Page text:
Freelancing has the most maturity in technology and creative spaces such as software development and multimedia design. Recently, that model is more readily applied to other fields too. Nomad Health now provides a platform for finding and hiring freelance health professionals, and Kolabtree does the same for freelance scientists. Freelancing platforms for finance and even lawyers have sprung up. As the Online Labor Index graph shows, demand for freelance talent is growing across many skill sets.
Macro Shifts: The Gold Watch Era Is Over
Not that long ago, there were unwritten but widely accepted “rules” defining employer-employee relationships. Employees understood that by working hard and being loyal, their company would offer rewards such as perks, benefits, and job security. For those that made it all the way to retirement, they could even receive a gold watch. Because of these implicit relationship rules, employees often stayed with one company throughout their careers.
Over the past two decades, the rules have changed. The Bureau of Labor and Statistics shows that the average employee tenure is now 4.2 years, and for employees between the ages of 25 and 34, that number is just 2.8 years.
One reason for this shift is the rising cost of perks and benefits. To stay competitive, many companies had to scale back on pension plans, health benefits, and other rewards that used to keep employees stationary. Another reason is the economy. The recent recession was long and difficult. Many companies had to resort to laying off employees in order to stay afloat. These actions were like a breach of contract for those that had worked hard and were aiming for the gold watch.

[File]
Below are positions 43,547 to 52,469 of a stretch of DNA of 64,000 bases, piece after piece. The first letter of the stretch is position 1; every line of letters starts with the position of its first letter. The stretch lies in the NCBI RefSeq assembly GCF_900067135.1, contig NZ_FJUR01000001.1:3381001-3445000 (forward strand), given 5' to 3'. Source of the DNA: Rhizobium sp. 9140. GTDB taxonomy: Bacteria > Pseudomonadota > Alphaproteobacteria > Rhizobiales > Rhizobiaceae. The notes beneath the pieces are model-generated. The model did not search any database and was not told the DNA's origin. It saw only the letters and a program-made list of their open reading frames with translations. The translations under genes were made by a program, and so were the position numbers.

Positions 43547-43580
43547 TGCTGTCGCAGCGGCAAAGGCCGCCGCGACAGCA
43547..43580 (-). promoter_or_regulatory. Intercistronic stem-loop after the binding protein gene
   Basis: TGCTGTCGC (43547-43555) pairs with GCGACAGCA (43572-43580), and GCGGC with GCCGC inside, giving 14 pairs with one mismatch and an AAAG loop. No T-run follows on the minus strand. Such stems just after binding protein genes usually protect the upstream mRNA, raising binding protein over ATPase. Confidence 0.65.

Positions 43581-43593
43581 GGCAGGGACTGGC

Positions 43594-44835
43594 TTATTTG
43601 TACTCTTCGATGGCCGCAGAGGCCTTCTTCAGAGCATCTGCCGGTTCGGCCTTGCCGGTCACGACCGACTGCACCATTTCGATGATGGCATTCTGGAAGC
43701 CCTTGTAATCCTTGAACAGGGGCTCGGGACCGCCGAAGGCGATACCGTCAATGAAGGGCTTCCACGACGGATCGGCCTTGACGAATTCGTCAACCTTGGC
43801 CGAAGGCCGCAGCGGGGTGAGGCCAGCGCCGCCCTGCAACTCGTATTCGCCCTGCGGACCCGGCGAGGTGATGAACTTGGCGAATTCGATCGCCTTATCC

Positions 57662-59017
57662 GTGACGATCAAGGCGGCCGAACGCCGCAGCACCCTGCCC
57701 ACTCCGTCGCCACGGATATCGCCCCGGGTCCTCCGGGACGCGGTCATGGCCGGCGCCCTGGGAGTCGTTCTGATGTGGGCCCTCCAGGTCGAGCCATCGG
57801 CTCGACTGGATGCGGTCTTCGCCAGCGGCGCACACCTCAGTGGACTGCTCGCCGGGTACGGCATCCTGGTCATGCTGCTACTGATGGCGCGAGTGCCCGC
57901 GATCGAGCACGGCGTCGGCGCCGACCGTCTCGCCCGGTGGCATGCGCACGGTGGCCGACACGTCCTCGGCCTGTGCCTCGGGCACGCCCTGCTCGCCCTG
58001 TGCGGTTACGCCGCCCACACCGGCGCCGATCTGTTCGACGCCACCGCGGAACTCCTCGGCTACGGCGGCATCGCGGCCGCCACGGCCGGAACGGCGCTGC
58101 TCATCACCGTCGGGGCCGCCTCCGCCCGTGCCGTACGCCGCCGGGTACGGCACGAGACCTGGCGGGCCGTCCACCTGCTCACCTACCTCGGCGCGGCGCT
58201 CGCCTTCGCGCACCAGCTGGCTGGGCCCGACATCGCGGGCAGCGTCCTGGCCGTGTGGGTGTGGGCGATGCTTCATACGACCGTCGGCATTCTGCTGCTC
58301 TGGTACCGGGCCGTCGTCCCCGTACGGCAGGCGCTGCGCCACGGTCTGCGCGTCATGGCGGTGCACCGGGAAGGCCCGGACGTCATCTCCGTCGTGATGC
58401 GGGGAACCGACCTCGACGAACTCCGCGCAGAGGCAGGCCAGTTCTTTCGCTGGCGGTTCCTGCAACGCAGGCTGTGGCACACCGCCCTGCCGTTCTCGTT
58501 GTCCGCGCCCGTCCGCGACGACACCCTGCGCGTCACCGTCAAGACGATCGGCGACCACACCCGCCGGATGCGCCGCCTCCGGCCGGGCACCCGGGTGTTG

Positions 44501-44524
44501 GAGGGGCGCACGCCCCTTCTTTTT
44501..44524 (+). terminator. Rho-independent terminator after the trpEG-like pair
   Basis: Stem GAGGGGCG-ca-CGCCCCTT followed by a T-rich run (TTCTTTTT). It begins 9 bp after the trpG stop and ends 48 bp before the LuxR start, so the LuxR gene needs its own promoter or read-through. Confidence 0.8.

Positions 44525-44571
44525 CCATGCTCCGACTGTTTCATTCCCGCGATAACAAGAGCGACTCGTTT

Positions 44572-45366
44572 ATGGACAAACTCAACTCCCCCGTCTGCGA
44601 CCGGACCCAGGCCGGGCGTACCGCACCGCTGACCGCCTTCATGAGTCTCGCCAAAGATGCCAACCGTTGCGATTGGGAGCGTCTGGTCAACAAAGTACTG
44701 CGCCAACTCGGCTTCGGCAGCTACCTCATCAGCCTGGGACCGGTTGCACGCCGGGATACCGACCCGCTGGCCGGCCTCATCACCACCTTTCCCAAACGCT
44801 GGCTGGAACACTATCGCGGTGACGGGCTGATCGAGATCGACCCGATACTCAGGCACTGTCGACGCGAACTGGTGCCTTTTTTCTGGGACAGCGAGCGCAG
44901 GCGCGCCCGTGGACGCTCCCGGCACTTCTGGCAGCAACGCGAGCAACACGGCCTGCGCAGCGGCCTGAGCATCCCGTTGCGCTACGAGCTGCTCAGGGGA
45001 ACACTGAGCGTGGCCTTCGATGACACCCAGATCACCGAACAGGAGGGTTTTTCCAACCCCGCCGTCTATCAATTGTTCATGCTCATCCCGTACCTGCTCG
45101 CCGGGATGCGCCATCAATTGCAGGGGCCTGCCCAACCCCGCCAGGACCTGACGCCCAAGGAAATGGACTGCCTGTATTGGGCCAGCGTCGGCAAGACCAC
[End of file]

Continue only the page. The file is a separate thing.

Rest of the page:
During this same time, there have also been demographic changes within the workforce. Baby boomers—who currently make up about a quarter of employees—are turning to freelance in record-high numbers. Twenty-nine percent of boomers freelanced during 2018 in order to:
- Earn extra money
- Increase retirement savings
- Ease into retirement
Although a large demographic, baby boomers are no longer the largest generation in the labor force. Millennials now make up one-third of those working - of these, 40% currently freelance and 4 out of 5 of them prefer freelance work to full-time opportunities.
Spanier believes that millennials gravitate toward freelancing because they have grown up with technology at their fingertips. “It’s a natural progression to wonder why they would want to sit in traffic to do a 40-hour-a-week job and complete the same, repetitive tasks day over day, month after month, every year, when everything else is on-demand.”
Millennials agree, citing a host of reasons: pay, flexibility, a better work/life balance, and the ability to: use a wider range of skill sets, make use of connections, incur less risk through multiple income streams, and have the final say over what kind of company culture and politics they will or will not accept. Just as importantly, Gen Z numbers are even greater.
These demographic changes prove freelance work is not a fad but a trend that is here to stay. The power is eroding from companies dangling gold watches and into the hands of employees with distinct wants and needs.
With the crucial understanding provided above in mind, it’s time to take action. In Part Two, we’ll outline a four-step process for successfully incorporating a freelance program in your organization.